Do you rush to get rid of training aids? Do you take your leash off before your dog has a reliable recall? Do you try to remove food from training before value has been added to a skill? Do you throw the crate out while your pup still has unreliable habits in the house?
What if I told you you are making your life MUCH more difficult?
Rushing to eliminate training aids is the equivalent of going into an exam after only a few days of class. Without a solid foundation, things may fall apart
Crates should be used when you are not able to properly supervise a dog who is still learning the rules of the house. The crate is a spot to keep your dog safe from harm and to prevent them from causing harm in your home. I’ve had dogs as young as 12 months no longer need their crate, but I’ve also had a dog who was 3 years old before I trusted him alone in the house. Every dog is different. When you feel confidence and trust that your dog will be safe without your supervision, you’ll know it. Don’t be in a rush.
Regardless of what type of training collar you choose, they should be fit appropriately and should allow you to see results with the dog you are working with. If you are not seeing progress, it may be time to consider a change of equipment.
Until you are confident that your dog will listen to your voice, you should not remove the leash. If you don’t have verbal control, you’ll need physical control. Keeping physical control of your dog could save their life.
Using a leash wisely will also allow you to be consistent in your training efforts. Put in the effort for a few months and the rewards of off-leash control will be immense!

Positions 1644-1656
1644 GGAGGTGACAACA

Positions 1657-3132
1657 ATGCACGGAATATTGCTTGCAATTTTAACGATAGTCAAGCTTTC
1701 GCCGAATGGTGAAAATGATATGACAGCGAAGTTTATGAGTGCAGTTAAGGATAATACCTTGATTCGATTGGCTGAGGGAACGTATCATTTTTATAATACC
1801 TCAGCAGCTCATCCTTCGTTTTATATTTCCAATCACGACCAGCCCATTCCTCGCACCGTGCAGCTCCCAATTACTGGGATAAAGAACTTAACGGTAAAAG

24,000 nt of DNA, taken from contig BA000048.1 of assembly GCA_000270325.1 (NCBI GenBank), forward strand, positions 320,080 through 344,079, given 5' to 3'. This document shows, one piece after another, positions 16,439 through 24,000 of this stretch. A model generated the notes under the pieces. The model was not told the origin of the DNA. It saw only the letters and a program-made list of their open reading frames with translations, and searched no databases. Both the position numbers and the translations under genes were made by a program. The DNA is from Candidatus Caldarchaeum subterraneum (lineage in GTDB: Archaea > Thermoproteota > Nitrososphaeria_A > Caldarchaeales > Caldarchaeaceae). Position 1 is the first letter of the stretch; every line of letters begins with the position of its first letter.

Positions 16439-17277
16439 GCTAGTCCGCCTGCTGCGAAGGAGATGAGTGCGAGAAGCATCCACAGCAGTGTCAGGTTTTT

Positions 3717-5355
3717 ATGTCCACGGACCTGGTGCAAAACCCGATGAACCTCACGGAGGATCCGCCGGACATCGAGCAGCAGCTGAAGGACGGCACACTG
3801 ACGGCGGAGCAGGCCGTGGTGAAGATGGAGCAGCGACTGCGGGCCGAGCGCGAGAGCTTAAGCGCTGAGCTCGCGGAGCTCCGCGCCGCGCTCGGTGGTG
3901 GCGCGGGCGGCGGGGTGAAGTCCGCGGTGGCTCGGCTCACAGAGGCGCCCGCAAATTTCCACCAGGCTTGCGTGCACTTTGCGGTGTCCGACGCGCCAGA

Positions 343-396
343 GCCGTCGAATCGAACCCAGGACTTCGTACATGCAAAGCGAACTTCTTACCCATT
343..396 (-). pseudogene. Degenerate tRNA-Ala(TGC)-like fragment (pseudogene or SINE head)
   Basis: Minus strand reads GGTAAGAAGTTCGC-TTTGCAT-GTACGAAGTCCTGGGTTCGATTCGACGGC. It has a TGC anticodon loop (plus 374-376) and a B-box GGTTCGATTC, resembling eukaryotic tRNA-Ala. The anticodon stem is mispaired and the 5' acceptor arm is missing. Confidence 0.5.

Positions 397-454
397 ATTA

Removing treats too early will remove value from the skill and will create a dog who is disinterested. Spend enough time in the reward process that value is transferred to the skill you’re working on. Don’t remove treats from the skill until you’ve implemented a random reinforcement schedule.
Training aids are there to help our dogs understand what we’re looking for. Removing them too early will leave you frustrated with your dog and ultimately, resentful.
As always, Happy Training!
About the author: Hi! I’m Shannon and I joined the McCann team in 1999 while training Quincey, my wonderful and spirited Rottweiler, to have good listening skills. I’m the Director of Online Training and Content for McCann Professional Dog Trainers and I enjoy writing about dogs and dog training for the McCann blog. I currently share my life with 2 Tollers (Reggie & Ned) and I love helping people develop the best possible relationship with their 4-legged family members. Join us for a FREE lesson at MyDogCan.McCannDogs.com.